The last time we visited our pediatrician, she asked me sugar sweetly: Are we staying away from processed foods?
This is like asking an 11-year-old if he flosses every day. Um, yeah, sure, I said. Here’s what I wanted to say:
“Look, I was good out of the gate. I offered breast milk and water, no juice. We introduced the jars of carrots before the applesauce. We set out fresh fruit not fruit snacks. We did a lot of things right. But in the end, chicken nuggets and fish sticks won the day.”
Feeding my family in this century requires a level of First World hyper-vigilance that exhausts me. I understand the food pyramid, the antioxidants and the antibiotic-resistant food supply.
I can even tell you my sons’ friends’ allergies so when they snack at my house they don’t go into anaphylactic shock. Evidently, that’s not enough. At Hy-vee, the friendly loudspeaker intones the new vocabulary of food: local, whole, raw, grass-fed, organic, vegan, non-GMO, gluten-free.
Remember when food was just food? Not a political statement, not a boycott, not the underlying cause for some disease? When my mother grocery shopped in the 1970s, the only thing she had to worry about was did she have enough money in her little white envelope to pay the cashier. Often, she didn’t.
What I don’t have is room in my head for all these food rules and time in my schedule to abide by them. In her recent book, “The XX Factor: How the Rise of Working Women Has Created a Far Less Equal World,” Alison Wolf describes the time-use diaries of two women living in 1965, the year I was born.
One woman spent about two and a quarter hours preparing the family meals; the other used 107 minutes. Wolf writes: “Today, even women with children at home average less than an hour a day on preparing food and clearing up; for employed women it’s just over a half-hour.”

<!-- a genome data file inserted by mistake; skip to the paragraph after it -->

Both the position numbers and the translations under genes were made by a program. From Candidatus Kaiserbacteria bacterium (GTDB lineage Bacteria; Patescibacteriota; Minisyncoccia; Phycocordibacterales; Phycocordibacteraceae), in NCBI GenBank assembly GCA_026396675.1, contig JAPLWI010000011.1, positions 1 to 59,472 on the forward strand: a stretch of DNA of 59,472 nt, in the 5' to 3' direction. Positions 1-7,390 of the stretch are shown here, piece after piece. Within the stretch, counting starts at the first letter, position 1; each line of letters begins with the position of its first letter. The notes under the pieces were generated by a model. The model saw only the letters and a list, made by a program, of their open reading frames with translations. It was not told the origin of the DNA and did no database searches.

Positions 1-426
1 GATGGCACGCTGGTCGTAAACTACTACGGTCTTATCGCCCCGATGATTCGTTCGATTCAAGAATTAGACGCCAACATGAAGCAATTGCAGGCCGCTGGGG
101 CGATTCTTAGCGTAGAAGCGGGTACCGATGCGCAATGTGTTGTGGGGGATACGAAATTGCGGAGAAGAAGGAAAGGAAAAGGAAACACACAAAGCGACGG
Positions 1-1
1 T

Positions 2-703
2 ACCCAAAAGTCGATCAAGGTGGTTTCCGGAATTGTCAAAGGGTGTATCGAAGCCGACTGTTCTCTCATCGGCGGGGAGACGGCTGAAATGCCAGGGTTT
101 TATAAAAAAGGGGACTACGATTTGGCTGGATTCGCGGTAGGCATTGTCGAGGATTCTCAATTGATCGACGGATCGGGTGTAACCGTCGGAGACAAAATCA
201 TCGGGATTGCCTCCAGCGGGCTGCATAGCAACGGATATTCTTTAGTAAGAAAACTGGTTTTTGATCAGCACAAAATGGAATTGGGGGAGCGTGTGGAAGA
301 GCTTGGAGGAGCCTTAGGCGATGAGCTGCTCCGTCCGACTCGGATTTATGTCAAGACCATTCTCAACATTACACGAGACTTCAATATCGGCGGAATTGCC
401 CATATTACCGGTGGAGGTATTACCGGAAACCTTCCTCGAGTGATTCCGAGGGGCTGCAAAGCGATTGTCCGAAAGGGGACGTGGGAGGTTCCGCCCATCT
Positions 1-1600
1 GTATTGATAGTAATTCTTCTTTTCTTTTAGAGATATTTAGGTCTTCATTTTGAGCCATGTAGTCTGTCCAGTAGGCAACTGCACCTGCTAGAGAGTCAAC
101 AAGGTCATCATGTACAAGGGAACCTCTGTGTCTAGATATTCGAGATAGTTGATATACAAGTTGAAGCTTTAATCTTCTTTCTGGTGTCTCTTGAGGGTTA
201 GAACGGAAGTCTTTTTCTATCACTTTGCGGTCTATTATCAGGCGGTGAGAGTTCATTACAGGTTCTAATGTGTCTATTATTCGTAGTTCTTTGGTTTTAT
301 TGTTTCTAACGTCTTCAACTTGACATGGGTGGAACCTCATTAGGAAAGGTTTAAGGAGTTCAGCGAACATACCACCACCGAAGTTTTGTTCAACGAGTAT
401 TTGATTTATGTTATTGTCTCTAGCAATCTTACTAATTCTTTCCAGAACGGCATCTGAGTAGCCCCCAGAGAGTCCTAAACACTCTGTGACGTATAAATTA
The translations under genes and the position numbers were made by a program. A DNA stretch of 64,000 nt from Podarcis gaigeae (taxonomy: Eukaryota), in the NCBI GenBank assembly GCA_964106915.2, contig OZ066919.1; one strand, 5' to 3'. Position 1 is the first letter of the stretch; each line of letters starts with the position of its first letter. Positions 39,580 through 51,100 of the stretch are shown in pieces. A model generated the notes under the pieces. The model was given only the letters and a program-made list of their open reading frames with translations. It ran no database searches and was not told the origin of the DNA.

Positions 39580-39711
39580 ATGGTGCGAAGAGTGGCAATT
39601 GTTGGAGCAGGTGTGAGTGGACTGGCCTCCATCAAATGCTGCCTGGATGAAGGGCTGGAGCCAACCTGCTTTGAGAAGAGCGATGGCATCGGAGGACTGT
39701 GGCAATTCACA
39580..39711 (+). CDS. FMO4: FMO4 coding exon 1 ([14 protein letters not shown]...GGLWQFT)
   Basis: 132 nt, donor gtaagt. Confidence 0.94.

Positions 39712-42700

Nutritious food takes time to select, make and even eat — none of which fits easily in our well-meaning busy lives. Sure, when we hit QuikTrip on the way to piano lessons, we buy the kids the apple slices and cheese sticks for a holdover snack.
But when we get home exhausted after the game that ran long, the frozen food-in-a-bag is looking fabulous for dinner. Convenience foods, despite their enigmatic ingredients, give us space to make more than dinner.
We can offer our families a banquet of adventure, beauty and laughter — not neglecting the staples of faith, friendship and rest. Can’t we then be forgiven for shirking the food rules now and then?
Opportunely, making the right food choices might not be up to us anymore. Our health insurance providers will do the thinking for us.
I figure the National Security Agency has already compiled records detailing my food buying habits, knows all about my fling with marshmallow fluff and has my appetite algorithmed.
I fully expect that one day I will roll up to the cash register, swipe the PIN pad and instead of asking me whether I want cash back, it will query: You are purchasing a potentially insurance premium-raising food item. Do you wish to continue?
I will grudgingly pull those two Hot Pockets out of my cart. But the Lean Pockets? They stay.